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RSNA 2004 > Air Trapping Detected on End-Expiratory High Resolution ...
 
Scientific Papers
  CODE: SSG05-09
  SESSION: Chest (High-Resolution CT)
  Air Trapping Detected on End-Expiratory High Resolution CT in Symptomatic World Trade Center (WTC) Rescue and Recovery Workers

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PARTICIPANTS
Presenter
David Mendelson MD
Abstract Co-Author
Rafael de la Hoz MD
Mark Roggeveen MD
Stephen Levin MD
Robin Herbert MD
- Author stated no financial disclosure

- Disclosure information unavailable
  DATE: Tuesday, November 30 2004
  START TIME: 11:50 AM
  END TIME: 12:00 PM
  LOCATION: E351

 PURPOSE
 
A large number of individuals participated in the rescue and recovery operation at the World Trace Center (WTC) site on and after the attack of September 11, 2001. Many workers developed a variety of medical problems, including chronic upper and lower airway disease. The term "WTC cough" has been coined for the observed lower respiratory condition(s), while a more detailed characterization emerges. In cases where there is not a clear ventilatory impairment pattern, or when structural abnormalities are suspected, a chest CT has been performed, to better define their pulmonary complaints.
  
 METHOD AND MATERIALS
 
Twenty male patients were referred for CT evaluation from a dedicated clinical program for former WTC workers. Approximately 40% of the 700 patients evaluated at this program have new or exacerbated respiratory problems that they date as having arisen while and/or after their working at the WTC site. This subgroup was selected because their clinical diagnosis could not be clearly characterized as asthma, COPD, etc. and their pulmonary function testing showed a restrictive or a mild obstructive impairment, without either spirometric and/or clinical bronchodilator response. Single breath-hold inspiratory and expiratory thin section (1mm) CT was performed. The CT scans were visually scored for severity of interstitial disease and air-trapping on an integer scale of 0-3.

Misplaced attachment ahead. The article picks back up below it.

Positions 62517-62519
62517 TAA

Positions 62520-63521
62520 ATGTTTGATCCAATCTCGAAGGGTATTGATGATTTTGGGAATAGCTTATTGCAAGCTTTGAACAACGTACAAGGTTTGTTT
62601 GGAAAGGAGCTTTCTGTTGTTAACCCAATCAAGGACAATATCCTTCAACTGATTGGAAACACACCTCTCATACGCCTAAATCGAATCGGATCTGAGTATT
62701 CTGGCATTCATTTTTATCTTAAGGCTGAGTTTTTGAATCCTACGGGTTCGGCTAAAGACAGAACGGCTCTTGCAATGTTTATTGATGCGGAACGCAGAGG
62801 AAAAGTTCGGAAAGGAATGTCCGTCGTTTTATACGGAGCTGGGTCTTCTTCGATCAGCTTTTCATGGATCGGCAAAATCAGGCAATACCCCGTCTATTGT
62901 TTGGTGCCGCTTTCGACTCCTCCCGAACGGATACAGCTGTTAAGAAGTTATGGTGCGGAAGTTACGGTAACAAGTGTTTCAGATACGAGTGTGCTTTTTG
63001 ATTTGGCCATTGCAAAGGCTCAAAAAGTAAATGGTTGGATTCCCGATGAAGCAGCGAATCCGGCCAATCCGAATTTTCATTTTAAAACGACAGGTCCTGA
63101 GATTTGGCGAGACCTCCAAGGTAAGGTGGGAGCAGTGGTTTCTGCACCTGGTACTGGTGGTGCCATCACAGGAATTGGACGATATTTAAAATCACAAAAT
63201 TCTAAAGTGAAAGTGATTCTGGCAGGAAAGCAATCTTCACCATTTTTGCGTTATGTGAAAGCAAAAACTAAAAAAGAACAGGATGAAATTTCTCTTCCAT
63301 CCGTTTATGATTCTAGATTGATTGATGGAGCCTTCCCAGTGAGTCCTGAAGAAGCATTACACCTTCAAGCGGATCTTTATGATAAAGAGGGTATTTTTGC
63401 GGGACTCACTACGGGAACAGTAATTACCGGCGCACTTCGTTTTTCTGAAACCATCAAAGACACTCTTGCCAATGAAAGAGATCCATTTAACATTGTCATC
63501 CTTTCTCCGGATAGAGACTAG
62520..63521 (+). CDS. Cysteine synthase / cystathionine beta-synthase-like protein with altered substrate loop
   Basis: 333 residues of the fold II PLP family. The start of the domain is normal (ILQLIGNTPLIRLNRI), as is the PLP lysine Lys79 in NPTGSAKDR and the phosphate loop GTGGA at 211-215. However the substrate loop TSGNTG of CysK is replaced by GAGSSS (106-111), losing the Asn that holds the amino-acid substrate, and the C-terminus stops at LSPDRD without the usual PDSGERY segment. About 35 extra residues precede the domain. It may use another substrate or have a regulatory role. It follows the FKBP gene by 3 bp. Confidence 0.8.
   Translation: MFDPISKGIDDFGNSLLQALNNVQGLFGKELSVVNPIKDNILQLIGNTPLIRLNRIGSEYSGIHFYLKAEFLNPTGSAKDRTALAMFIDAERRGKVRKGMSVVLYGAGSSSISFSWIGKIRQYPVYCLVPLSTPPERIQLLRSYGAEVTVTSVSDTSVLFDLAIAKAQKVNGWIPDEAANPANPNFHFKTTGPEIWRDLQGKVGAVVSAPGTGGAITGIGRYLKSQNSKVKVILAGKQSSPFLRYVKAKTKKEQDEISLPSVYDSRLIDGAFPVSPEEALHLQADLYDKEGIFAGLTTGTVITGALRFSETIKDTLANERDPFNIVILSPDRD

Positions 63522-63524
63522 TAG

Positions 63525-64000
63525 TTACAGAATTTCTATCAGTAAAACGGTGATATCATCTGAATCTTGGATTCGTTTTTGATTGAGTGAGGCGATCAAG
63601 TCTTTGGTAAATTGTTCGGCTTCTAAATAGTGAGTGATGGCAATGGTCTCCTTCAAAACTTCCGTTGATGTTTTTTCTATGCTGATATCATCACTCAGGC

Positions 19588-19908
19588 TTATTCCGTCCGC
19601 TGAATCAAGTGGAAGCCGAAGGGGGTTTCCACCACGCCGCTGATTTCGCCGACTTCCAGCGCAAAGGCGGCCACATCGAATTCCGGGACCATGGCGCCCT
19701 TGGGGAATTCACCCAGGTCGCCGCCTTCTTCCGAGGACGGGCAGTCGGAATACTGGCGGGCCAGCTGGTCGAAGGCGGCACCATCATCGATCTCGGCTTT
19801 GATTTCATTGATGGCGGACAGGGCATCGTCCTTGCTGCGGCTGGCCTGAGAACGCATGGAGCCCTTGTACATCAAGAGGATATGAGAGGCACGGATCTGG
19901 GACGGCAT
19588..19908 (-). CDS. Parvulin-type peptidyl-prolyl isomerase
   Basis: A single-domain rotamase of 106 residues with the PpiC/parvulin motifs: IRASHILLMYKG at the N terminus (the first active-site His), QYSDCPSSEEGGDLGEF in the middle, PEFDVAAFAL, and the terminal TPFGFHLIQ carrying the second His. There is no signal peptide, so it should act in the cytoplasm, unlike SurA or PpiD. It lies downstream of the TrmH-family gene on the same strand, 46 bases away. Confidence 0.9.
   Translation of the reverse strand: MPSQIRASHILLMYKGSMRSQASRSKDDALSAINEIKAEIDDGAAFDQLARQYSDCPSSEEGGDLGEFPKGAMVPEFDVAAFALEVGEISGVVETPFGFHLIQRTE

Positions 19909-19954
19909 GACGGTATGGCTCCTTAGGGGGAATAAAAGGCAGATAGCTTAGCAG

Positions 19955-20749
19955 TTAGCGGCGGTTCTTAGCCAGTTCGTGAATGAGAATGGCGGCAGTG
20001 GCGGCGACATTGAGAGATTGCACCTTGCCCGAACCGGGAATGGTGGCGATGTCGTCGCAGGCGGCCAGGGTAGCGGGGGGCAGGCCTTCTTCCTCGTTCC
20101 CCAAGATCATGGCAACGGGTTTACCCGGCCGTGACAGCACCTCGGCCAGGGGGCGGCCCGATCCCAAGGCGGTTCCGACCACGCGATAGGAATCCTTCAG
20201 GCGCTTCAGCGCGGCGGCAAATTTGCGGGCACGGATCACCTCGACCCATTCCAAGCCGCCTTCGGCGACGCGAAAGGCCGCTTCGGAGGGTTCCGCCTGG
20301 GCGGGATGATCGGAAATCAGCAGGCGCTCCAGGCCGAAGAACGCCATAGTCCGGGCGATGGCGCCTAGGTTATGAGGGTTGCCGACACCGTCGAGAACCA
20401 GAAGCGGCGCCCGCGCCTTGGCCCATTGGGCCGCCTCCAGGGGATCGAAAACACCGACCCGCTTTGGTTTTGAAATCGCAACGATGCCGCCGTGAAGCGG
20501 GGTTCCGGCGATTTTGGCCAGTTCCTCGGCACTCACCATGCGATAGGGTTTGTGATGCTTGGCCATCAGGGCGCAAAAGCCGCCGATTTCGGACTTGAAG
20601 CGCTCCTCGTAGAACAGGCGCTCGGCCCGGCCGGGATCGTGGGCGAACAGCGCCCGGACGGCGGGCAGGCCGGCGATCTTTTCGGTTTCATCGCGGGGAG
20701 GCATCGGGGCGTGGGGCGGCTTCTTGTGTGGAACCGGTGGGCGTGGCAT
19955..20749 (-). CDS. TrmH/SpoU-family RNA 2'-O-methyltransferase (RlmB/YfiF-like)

RESULTS
 
The average age of the patients was 48.5 years. The most common finding was the presence of a mosaic pattern only on end-expiratory CT. These 20 patients had a mean interstitial disease score of 0.8 and a mean air-trapping score of 1.8. Changes consistent with emphysema were found in very few patients and were generally mild in degree. In a few patients isolated bronchiectatic regions were noted, of unlikely clinical significance.
  
 CONCLUSIONS
 
The CT findings support the hypothesis that some individuals exposed to environmental toxins at the WTC site on and post 9/11 suffer from a respiratory ailment characterized by small airway disease. The exact etiology remains undetermined as does the expected progression of disease.
  
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